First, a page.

Do you ever have those moments where you wonder if your cat thinks you’re a cat? Our feline friends appear like they can tell the difference between us, but what’s really going on between those pointy, furry ears?
I think we can all agree that our cats are amazing animals. They seem so independent, carefree, and it’s like they don’t need you at all. However, the reality is that your cat can’t survive without you; it relies on you for care, food, and attention.
So, how does your cat view you? Does it consider you as its owner? Ask any cat lover, and they’ll tell you that most of the time, it seems like your feline thinks it owns you.
It’s easy for us to admire the feline form as she jumps three times her height, effortlessly balances on walls at scary heights and escapes danger with speed and ability. Wouldn’t it be great to be a cat for a day?
While we’re all pretty certain of what we think about our cats, what do they think about us?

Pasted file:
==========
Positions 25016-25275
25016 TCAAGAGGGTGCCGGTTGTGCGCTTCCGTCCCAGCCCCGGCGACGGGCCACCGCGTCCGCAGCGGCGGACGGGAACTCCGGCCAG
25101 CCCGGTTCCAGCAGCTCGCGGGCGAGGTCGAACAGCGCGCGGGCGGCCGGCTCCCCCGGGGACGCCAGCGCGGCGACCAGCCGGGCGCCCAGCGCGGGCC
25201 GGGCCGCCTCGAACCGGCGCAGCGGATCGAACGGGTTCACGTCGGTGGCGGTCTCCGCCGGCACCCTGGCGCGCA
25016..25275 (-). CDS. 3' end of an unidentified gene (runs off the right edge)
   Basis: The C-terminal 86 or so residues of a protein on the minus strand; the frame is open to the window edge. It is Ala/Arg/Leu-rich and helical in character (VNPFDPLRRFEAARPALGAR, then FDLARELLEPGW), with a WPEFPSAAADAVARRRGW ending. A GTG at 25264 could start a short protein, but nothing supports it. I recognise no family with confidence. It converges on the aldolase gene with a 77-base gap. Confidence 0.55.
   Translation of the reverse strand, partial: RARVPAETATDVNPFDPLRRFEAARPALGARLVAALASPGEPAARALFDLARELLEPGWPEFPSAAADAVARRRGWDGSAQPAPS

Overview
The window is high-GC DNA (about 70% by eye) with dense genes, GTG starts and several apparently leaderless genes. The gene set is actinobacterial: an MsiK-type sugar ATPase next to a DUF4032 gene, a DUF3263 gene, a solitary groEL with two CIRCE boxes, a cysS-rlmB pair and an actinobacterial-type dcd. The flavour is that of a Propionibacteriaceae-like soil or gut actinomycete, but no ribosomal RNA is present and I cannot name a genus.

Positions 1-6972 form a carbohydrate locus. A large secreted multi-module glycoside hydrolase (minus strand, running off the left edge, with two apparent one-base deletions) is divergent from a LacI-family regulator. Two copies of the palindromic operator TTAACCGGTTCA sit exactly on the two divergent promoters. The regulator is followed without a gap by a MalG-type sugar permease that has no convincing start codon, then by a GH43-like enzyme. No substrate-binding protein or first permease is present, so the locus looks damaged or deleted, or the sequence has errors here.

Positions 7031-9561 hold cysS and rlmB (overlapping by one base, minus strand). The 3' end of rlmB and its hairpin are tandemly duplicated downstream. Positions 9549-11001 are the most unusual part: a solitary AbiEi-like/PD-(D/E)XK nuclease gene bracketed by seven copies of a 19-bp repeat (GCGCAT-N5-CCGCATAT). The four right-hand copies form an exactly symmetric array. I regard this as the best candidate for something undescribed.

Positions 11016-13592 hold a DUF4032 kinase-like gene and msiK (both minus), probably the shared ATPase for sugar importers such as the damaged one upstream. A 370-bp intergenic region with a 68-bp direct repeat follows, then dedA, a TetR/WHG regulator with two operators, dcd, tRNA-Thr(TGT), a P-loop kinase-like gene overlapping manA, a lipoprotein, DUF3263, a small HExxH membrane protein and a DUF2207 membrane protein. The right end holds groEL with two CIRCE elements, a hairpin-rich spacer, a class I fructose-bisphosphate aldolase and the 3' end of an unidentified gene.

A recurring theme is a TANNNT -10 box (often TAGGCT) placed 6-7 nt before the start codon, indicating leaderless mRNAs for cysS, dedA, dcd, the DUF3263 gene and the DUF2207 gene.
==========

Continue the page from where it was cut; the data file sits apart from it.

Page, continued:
Does Your Cat Think You’re a Cat?
According to some cat experts, our felines think we’re just big, hairless cats – with excellent taste in food. Researchers state that there is plenty of evidence pointing to the fact that cats see us like other cats. Sure, we might be clumsy and slow, and our fur looks funny, but it appears that cats can’t tell the difference.
Why is that?
After all, your cat doesn’t think the same way about your dog, right? They don’t look at Flipper, the goldfish in the fishbowl, and assume they are a cat. So, why would cats identify humans as other cats?
When studying cat behavior, experts discovered that cats seem to interact with humans in the same way they do with their siblings and mother. There’s no clear evidence in kittens suggesting that the kitten places us in a separate identity when socializing with their owners or other humans.
Cats understand that humans are bigger than them. However, since they spend time with us from when they are young, and we engage with them on a level they understand, they identify us as a mother-like figure in their life.
It’s not the same for the dog and the goldfish because these pets cannot engage with your cat at the same level. Understanding this concept makes it easy to see why our cats identify with us and treat us in the same manner as they do their mother and siblings.